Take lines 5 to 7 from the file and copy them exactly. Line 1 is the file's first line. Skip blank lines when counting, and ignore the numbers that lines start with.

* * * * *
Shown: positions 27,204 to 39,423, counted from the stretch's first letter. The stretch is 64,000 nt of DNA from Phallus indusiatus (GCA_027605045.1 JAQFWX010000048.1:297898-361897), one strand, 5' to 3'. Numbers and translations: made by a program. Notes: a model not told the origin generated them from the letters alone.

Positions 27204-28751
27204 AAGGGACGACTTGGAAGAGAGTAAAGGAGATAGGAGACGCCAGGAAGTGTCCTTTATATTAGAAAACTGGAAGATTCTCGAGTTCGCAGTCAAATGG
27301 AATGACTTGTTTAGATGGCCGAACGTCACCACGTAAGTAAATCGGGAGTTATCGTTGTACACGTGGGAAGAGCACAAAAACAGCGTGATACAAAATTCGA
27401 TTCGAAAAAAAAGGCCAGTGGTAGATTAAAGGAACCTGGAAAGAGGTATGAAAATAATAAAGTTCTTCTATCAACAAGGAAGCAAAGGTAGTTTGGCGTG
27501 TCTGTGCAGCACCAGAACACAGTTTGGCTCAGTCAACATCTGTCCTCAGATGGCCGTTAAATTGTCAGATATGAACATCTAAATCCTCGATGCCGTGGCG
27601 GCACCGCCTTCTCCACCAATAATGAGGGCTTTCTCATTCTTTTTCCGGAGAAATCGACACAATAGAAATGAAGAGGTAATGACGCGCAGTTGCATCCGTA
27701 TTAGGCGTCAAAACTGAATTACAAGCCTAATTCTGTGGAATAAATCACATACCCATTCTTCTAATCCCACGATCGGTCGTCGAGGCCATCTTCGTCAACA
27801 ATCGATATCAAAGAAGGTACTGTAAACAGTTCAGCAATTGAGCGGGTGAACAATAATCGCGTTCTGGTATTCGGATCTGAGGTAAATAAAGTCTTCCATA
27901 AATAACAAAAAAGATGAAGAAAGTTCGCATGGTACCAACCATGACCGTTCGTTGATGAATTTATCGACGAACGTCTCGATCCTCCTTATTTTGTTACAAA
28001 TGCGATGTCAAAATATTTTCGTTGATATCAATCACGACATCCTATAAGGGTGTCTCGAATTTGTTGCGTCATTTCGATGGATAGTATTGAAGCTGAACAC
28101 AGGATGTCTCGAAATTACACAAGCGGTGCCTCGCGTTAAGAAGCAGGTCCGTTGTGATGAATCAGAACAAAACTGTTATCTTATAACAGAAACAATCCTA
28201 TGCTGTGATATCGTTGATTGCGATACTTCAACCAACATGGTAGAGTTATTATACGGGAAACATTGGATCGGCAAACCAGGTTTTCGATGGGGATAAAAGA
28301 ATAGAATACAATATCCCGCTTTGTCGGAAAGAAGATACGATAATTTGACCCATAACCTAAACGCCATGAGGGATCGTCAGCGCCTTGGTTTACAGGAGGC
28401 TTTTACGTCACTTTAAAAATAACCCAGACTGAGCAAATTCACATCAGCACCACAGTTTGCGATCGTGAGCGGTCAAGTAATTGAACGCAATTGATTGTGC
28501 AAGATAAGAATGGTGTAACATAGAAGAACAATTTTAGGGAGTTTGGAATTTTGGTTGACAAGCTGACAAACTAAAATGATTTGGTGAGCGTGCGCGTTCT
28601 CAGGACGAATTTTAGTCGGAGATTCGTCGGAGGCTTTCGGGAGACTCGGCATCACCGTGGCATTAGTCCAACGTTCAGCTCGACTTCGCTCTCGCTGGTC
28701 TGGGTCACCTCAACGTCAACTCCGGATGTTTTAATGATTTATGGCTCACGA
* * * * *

27401 TTCGAAAAAAAAGGCCAGTGGTAGATTAAAGGAACCTGGAAAGAGGTATGAAAATAATAAAGTTCTTCTATCAACAAGGAAGCAAAGGTAGTTTGGCGTG
27501 TCTGTGCAGCACCAGAACACAGTTTGGCTCAGTCAACATCTGTCCTCAGATGGCCGTTAAATTGTCAGATATGAACATCTAAATCCTCGATGCCGTGGCG
27601 GCACCGCCTTCTCCACCAATAATGAGGGCTTTCTCATTCTTTTTCCGGAGAAATCGACACAATAGAAATGAAGAGGTAATGACGCGCAGTTGCATCCGTA